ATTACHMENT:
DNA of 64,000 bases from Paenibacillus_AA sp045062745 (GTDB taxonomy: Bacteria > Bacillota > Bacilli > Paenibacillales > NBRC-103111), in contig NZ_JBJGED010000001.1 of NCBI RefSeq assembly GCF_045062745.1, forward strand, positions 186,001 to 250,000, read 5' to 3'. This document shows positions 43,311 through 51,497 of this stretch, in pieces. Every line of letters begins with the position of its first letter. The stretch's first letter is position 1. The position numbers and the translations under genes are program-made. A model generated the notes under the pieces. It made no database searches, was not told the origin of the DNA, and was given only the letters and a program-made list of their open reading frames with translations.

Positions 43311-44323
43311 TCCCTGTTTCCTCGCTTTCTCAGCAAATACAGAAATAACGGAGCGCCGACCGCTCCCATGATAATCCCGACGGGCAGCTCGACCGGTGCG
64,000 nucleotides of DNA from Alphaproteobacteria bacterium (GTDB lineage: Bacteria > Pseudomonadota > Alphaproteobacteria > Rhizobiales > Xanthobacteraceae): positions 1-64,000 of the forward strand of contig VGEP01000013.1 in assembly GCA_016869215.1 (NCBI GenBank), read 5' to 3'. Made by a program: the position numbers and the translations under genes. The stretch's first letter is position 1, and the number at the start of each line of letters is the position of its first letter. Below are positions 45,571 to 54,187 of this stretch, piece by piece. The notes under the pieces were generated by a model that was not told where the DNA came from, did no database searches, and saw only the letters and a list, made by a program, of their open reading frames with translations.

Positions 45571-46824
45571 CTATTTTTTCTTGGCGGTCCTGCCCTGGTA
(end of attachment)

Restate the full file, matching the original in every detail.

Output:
DNA of 64,000 bases from Paenibacillus_AA sp045062745 (GTDB taxonomy: Bacteria > Bacillota > Bacilli > Paenibacillales > NBRC-103111), in contig NZ_JBJGED010000001.1 of NCBI RefSeq assembly GCF_045062745.1, forward strand, positions 186,001 to 250,000, read 5' to 3'. This document shows positions 43,311 through 51,497 of this stretch, in pieces. Every line of letters begins with the position of its first letter. The stretch's first letter is position 1. The position numbers and the translations under genes are program-made. A model generated the notes under the pieces. It made no database searches, was not told the origin of the DNA, and was given only the letters and a program-made list of their open reading frames with translations.

Positions 43311-44323
43311 TCCCTGTTTCCTCGCTTTCTCAGCAAATACAGAAATAACGGAGCGCCGACCGCTCCCATGATAATCCCGACGGGCAGCTCGACCGGTGCG
64,000 nucleotides of DNA from Alphaproteobacteria bacterium (GTDB lineage: Bacteria > Pseudomonadota > Alphaproteobacteria > Rhizobiales > Xanthobacteraceae): positions 1-64,000 of the forward strand of contig VGEP01000013.1 in assembly GCA_016869215.1 (NCBI GenBank), read 5' to 3'. Made by a program: the position numbers and the translations under genes. The stretch's first letter is position 1, and the number at the start of each line of letters is the position of its first letter. Below are positions 45,571 to 54,187 of this stretch, piece by piece. The notes under the pieces were generated by a model that was not told where the DNA came from, did no database searches, and saw only the letters and a list, made by a program, of their open reading frames with translations.

Positions 45571-46824
45571 CTATTTTTTCTTGGCGGTCCTGCCCTGGTA